When Come We? What Are We? Whither Do We Go? Such was the title given by the great French painter, Paul Gauguin, to one of his later works painted in Tahiti in 1897 — a title that has always caused me to wonder just when our early ancestors might have been preoccupied with similar Gauguin-like questions… in pondering the source of their origin… or puzzled by the complex relationship between their physical body and the mental world of their thoughts... or, again, wondering what possible purpose their existence could serve.

Obviously, such sophisticated levels of awareness and speculation could not be attained until mankind had moved far beyond a simple herd-like instinctive and mechanical response to life’s events… with every man and woman becoming, at some point in the evolutionary process, aware of themselves as individual entities — as a ‘Self’ among ‘Selves.' This advance to a specifically human consciousness was furthered by the advent of three significant mental powers: intuition, imagination, and will (this latter faculty being often attributed to the power of a force called ‘spirit.') And it is reasonable to assume that only at this fully developed stage of consciousness is it likely that philosophical questions — such as the paradoxical ‘life and death’ questions worrying Gauguin — came to occupy the thoughts of prehistoric man and give rise to his practices and rituals.

Some anthropologists and neuroscientists consider that the capacity for such philosophical thinking would have been present some 200,000 years ago. Others believe it was earlier; others say later. But whenever the date, we pay a price for this coming to know ourselves as individuals… inasmuch as it brings us to recognize and face our mortality: an awareness of death in response to which we have intuitively envisioned some otherworldly form of ‘spirit-survival’. And so we became metaphysical philosophers of one sort or another — asking the sort of universal questions that harried poor old Gauguin.

Shanidar cave.

Yet just when might early man have come to experience such metaphysical reaches of the imagination? In 1968, Professor Ralph Solecki of Columbia University carried out cave excavations at Shanidar in Northern Iraq where he unearthed what appeared to be a burial site — graves which yielded evidence that flowers had been used in the burials. Pollen grains from flowers indigenous to the region were found to be present, in heavy concentrations, in some of the fossilized chest cavities of the cadavers. Dating techniques — (not entirely reliable in dealing with events occurring over 50,000 years ago) — put the burial site’s date at around 62,000 B.C.

The question then arises as to whether the pollen grains indicate a ritual burial — one in which flowers were used to symbolize and express the hope of a springtime-like ‘rebirth’ after the death-sleep of winter… a ritual’, after all, we still employ. In his book (subtitled The First Flower People), Solecki offers — and I would say supports — the view that the Shanidar burials indicate that some concept of survival beyond the grave was present in this very early Neanderthal culture. Is it therefore reasonable to suggest that the ‘The First Flower People’ had arrived at some philosophical/metaphysical conclusion that answers Gauguin’s Third Question?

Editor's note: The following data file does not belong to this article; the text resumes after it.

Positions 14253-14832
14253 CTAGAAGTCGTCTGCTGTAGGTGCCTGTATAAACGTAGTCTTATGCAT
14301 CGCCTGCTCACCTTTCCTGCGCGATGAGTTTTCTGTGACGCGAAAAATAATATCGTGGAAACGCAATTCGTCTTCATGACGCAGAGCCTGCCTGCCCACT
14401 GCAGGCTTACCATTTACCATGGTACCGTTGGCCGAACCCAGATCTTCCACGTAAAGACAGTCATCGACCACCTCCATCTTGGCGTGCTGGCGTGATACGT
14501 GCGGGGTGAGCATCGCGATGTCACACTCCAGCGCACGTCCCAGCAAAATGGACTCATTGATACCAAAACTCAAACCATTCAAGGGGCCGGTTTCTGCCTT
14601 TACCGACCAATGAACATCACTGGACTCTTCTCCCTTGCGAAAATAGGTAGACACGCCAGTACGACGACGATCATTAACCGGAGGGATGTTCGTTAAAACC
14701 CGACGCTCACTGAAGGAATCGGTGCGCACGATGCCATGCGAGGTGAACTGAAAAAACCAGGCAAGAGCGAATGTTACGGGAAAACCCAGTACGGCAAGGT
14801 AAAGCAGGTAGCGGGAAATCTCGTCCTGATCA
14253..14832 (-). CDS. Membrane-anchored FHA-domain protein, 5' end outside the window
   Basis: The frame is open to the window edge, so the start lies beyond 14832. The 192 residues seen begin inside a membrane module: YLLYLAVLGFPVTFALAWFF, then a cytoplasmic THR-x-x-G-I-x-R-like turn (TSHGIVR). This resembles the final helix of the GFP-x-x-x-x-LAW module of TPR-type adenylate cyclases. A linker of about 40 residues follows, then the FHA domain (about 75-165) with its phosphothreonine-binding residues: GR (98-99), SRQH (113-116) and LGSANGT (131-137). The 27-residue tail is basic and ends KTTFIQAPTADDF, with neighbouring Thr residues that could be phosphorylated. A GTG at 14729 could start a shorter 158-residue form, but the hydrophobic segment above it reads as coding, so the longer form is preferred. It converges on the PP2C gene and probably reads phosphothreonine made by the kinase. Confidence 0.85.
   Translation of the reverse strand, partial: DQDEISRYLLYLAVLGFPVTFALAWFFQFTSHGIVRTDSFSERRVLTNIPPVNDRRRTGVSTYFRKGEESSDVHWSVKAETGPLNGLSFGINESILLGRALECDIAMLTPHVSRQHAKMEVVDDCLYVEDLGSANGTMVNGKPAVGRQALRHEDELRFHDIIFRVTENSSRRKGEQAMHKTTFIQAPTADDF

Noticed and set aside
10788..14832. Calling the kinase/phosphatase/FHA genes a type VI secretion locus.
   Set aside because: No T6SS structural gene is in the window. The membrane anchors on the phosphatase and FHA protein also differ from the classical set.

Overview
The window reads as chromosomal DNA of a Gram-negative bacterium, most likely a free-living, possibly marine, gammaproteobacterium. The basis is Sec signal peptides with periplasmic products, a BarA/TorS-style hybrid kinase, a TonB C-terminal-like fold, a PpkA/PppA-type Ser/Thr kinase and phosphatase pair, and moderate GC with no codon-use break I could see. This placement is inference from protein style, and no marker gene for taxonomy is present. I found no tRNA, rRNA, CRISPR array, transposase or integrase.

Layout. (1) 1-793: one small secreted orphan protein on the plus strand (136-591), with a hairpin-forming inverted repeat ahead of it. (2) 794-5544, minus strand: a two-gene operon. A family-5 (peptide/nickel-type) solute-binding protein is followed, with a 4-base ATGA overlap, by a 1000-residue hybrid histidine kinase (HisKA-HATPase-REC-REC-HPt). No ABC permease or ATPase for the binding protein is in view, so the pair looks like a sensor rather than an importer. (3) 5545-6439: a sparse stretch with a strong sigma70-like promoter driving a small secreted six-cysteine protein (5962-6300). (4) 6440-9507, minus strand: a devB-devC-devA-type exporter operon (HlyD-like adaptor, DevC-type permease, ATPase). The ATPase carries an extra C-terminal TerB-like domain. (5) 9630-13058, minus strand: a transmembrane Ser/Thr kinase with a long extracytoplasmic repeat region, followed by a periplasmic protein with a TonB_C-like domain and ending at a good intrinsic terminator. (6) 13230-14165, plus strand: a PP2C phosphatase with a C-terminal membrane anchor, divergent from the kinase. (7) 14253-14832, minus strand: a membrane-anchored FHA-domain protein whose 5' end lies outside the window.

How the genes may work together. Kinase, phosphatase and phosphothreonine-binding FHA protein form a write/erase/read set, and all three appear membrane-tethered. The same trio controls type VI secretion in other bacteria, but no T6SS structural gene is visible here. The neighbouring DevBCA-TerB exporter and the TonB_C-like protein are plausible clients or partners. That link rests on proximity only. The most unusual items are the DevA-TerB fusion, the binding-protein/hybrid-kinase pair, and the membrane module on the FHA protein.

Which brings me to the reason for writing this particular blog: it is because I find myself wondering just how relevant nowadays is this age-old philosophy of life and its anticipated spiritual outcome. So would you, my reader, consider that Gauguin’s three questions are still significant in these first years of the 21st Century? And do you think that the word 'spirit' possesses the same mystical and ‘spiritual’ connotations it has had in the past? Or are we now so preoccupied with the ‘reality’ presented by images readily available on television or computer screen… that philosophical ‘wonderings’ concerning our transitory existence are rendered completely old-fashioned by the electronic and digital revolution? We hypnotically ‘surf the web’, collecting a plethora of facts pertaining to our world and contemporary life in general, while chit-chatting with newfound ‘surfer friends.' One need never be alone nowadays. And for terrific advances in science — and in creating a worldwide intelligence system capable of universally improving the quality of life — the computer and internet have proved revolutionary.

So far, so good. But if this recourse to a computer world becomes obsessive — simply a way of passing Time… an ‘escapist’ socializing network enabling one to avoid confronting oneself when it comes to dealing with those problems and questions which demand responsible action and inculcate a sense of purpose to one’s existence — then one risks losing one’s identity. “No time to stand and stare/ Wonder who we are and where…’

And then along comes virtual reality. This is not the ‘reality’ of things and events in the outside world as presented by the five senses — physically existing in ‘real’ time — but images made by software to appear to do so on a computer screen: video games, fantasies, a dream world… For many young people, virtual reality is more ‘real’ than are events in the outside world. And it would seem that the number of addicts who become psychotic — possibly as a result — is growing. Even more alarmingly, brain scans of many of those so afflicted show that areas of the left-brain are re-wiring themselves in order to adjust to ‘virtual’ reality… possibly at the expense of its ability to perceptively convey to consciousness the actual nature of the ‘real’ outside world.

So what are the price ‘humanness’ and the relevance of Gauguin’s questions in the long run? Well: you may find some answers in my book What the Hell Are the Neurons Up To?

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